How Oregon Works: Hospitals face shortages of admin talent 

Recruiters create new pathways for administrative talent as demand for workers increases.

Amanda Morris and her Corvallis-based recruiting team at Samaritan Health Services toil in the trenches looking for talent. Not just for physicians and nurses but everything from C-suite leaders on down to coders and billing assistants.

“Job-seekers focused on marketing, accounting, IT, revenue cycle and other administrative occupations, might not think of health care as a first place to apply,” said Morris, employment director for Samaritan Health Services, which operates five medical centers in the mid-Willamette Valley and on the central Oregon coast.

Morris said applicant pools for nonclinical roles have shrunk in recent years. One of Samaritan’s strategies is heavy community outreach. “Any time we have the opportunity to interact with the public, we always discuss the wide range of opportunities for nonclinical professionals within our system,” Morris said.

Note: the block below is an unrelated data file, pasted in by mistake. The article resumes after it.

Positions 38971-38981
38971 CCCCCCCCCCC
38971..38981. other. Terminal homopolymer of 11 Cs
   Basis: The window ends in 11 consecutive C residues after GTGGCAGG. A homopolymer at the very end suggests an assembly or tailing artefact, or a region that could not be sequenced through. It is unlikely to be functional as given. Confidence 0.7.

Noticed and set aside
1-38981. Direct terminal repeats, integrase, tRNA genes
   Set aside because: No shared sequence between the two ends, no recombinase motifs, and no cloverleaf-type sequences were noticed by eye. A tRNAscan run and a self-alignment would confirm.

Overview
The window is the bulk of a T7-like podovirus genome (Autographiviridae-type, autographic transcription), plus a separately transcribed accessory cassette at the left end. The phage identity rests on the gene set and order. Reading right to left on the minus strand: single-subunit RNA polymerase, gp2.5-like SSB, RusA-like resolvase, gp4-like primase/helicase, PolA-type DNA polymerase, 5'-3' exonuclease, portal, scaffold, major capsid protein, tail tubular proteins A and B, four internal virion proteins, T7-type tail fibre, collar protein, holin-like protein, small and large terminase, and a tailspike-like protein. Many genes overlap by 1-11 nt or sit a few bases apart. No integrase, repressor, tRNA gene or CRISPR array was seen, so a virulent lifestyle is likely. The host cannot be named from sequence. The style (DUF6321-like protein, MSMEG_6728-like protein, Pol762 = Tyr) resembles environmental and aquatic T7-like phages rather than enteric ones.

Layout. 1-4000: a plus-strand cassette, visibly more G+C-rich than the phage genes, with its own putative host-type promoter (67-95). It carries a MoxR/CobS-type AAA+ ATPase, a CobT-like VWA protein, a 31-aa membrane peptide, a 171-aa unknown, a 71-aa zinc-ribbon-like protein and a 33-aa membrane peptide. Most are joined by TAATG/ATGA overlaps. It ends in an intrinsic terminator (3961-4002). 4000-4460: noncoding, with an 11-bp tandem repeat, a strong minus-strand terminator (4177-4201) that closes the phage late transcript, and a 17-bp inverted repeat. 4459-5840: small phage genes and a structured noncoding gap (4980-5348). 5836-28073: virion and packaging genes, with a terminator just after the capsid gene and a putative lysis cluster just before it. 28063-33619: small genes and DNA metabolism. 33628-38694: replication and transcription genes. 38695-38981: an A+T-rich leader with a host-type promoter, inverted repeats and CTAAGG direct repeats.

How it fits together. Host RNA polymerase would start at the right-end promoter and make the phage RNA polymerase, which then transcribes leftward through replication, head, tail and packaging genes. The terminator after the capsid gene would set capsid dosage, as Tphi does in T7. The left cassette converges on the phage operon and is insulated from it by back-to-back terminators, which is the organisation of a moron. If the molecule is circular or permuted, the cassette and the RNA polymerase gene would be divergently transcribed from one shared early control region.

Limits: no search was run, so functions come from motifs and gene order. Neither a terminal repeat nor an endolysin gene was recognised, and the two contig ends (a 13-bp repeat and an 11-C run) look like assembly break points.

Their first choice is to find people with experience and education mirroring the needs of employers. Short of that profile, Samaritan considers qualified candidates, regardless of whether they already have care experience.

“Five years ago applicant pools were broader and we could focus on people with the experience,” she said. Today, however, Morris said hiring managers recognize that people with knowledge bases from other industries can train for the role.